The Facts You Need To Know About Assumption of Risk in Personal Injury

The Facts You Need To Know About Assumption of Risk in Personal Injury

You can experience an adrenaline rush from dangerous hobbies. Visiting trampoline parks, taking roller coasters, and skydiving is attractive, but they can be dangerous as well. Legally, it may prove challenging for an injured person to collect damages after participating in any of these activities.

Whether someone can be held responsible for an injury suffered while participating in a dangerous activity depends greatly on the law. The assumption of risk is based on legal theory, so it’s vital to understand it before participating in potentially hazardous activities.

What is the Assumption of the Risk?

The concept of “assumption of risk” might apply when someone gets injured while doing a dangerous activity. People who choose to engage in the dangerous activity are aware of the risks involved.

By assuming the risk, the injured party is prevented from holding the other party liable for their injuries since they knew what hazards they were going to face when they chose to engage in the activity.

Expression of Assumption of Risk

Express assumption of the risk” related to the scenario when an individual signs a waiver before engaging in harmful activity. In that scenario, the person participating in the activity explicitly admits that they are conscious of the risks.

A liability waiver is frequently signed by the person, stating that they accept to take part in the activity despite the known dangers. Although if you sign an express acceptance of risk agreement, you may still be able to sue in certain situations.

A waiver that a person signs before using a gym is an example of an express assumption of risk. The waiver often states that the user understands that utilizing gym equipment is a potentially hazardous activity. When a person signs it, they acknowledge that they are accepting the risk of being injured at the gym.

Even if you sign an express acceptance of risk document, you may still be able to file a claim in specific circumstances. In some situations, the individual requesting your signature on a waiver may expose you to a risk you were not expecting.

If you sign a waiver at a trampoline park, for example, the trampoline may be left with ripped netting and exposed springs. If you are injured, you may still be able to recover since the risk you committed is not the same as the risk the other person exposes you to.

  • Risk Assumption Implied

When a person intentionally engages in a harmful action, this is referred to as an “implied assumption of risk.” Despite the fact that no formal or informal contract has been formed, a person recognizes the danger and chooses to participate in the event regardless.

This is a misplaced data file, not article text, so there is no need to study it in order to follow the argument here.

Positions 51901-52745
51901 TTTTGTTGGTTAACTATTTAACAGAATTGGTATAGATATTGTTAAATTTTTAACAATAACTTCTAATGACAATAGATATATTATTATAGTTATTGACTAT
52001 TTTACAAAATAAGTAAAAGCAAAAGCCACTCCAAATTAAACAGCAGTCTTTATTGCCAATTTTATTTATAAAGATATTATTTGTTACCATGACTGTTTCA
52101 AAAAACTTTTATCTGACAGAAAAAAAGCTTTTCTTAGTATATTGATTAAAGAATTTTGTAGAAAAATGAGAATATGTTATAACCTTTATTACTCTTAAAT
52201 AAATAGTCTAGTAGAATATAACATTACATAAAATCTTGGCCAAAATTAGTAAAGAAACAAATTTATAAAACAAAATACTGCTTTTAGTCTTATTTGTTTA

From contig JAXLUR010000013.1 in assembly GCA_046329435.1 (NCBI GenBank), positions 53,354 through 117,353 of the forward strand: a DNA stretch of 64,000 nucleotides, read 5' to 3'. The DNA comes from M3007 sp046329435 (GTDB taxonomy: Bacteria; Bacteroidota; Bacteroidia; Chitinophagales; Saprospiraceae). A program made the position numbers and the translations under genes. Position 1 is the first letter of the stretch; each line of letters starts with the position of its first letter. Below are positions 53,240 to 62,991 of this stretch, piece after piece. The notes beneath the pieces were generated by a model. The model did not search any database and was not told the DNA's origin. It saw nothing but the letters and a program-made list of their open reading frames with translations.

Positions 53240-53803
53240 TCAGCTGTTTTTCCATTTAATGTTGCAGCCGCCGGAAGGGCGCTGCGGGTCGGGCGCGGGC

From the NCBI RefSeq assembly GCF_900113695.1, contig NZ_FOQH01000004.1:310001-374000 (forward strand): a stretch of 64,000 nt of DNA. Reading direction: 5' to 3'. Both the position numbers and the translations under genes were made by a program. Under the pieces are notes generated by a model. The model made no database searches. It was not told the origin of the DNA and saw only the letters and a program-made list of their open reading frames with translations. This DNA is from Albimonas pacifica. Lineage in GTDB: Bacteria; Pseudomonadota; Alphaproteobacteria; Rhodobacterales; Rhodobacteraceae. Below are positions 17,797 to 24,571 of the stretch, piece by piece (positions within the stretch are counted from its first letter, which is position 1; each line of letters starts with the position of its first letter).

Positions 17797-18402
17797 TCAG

For instance, most people are aware that softball may be a dangerous sport. Even if they don’t sign a waiver, taking up the bat and ball to play in the game establishes an assumption that the individual engaging is aware that there is a possibility of injury.

  • What is the Primary Assumption of the Risk?

When “primary assumption of risk” applies, a person takes the danger despite the fact that the other parties involved have no responsibility for their safety. Attending a sporting event is a good illustration of this.

If you are injured by a foul ball, you cannot file a claim because you were aware of the possibility when you opted to attend the game. Typically, a victim’s principal assumption of risk prevents them from retrieving their losses.

  • What is Secondary Assumption of the Risk?

When “secondary assumption of the risk” applies, the second party owes the care to the participant in the activity, but the participant is aware of the risk and willingly accepts it. A woman who decides to go bungee jumping, for example, is aware that it is a risky activity.

But still, the company that is hired to go bungee jumping owes a duty of care to the person who participates. Despite someone else’s negligence or intentional act, a victim may still have a claim when the implied assumption of the risk applies.

  • Negligence Based on Modified Comparative Negligence

Comparative negligence may allow you to recover even if you accept part of the risk when another party owes you a duty. The jury will consider the whole case in that situation.

A comparison is made between the other person’s negligence and your assumed risk. It is the jury that decides what compensation is fair for your injuries.

  • The Affirmative Defense

An affirmative defense in negligence law is the assumption of the risk. In other words, the defense has to raise it as part of its response to the claim. Even in the case of negligence, this type of argument will negate liability due to proof of negligence.

You must prove that you assumed the risk to the jury if they raise it as a defense. It is ultimately up to the jury to determine whether you assumed the risk.

Public Policy May Void the Assumption of Risk

In other circumstances, risk cannot be assumed. This is a factor to consider when it comes to emergency medical services and public education. You can’t rule out the possibility of intentional conduct. That is, even if you sign a disclaimer, someone else cannot intentionally harm you.

If you sign a disclaimer to jump in a trampoline park, the proprietor cannot intentionally install a sharp instrument under your trampoline to injure you. You can still file a claim if they do. You must also be able to give your consent. This may be the case if the injured person is a minor who is unable to lawfully sign a waiver or understand the hazards associated with the activity.

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Posted in: Auto Accidents, Personal Injury, Product Liability, Slip & Fall, Workplace Accidents

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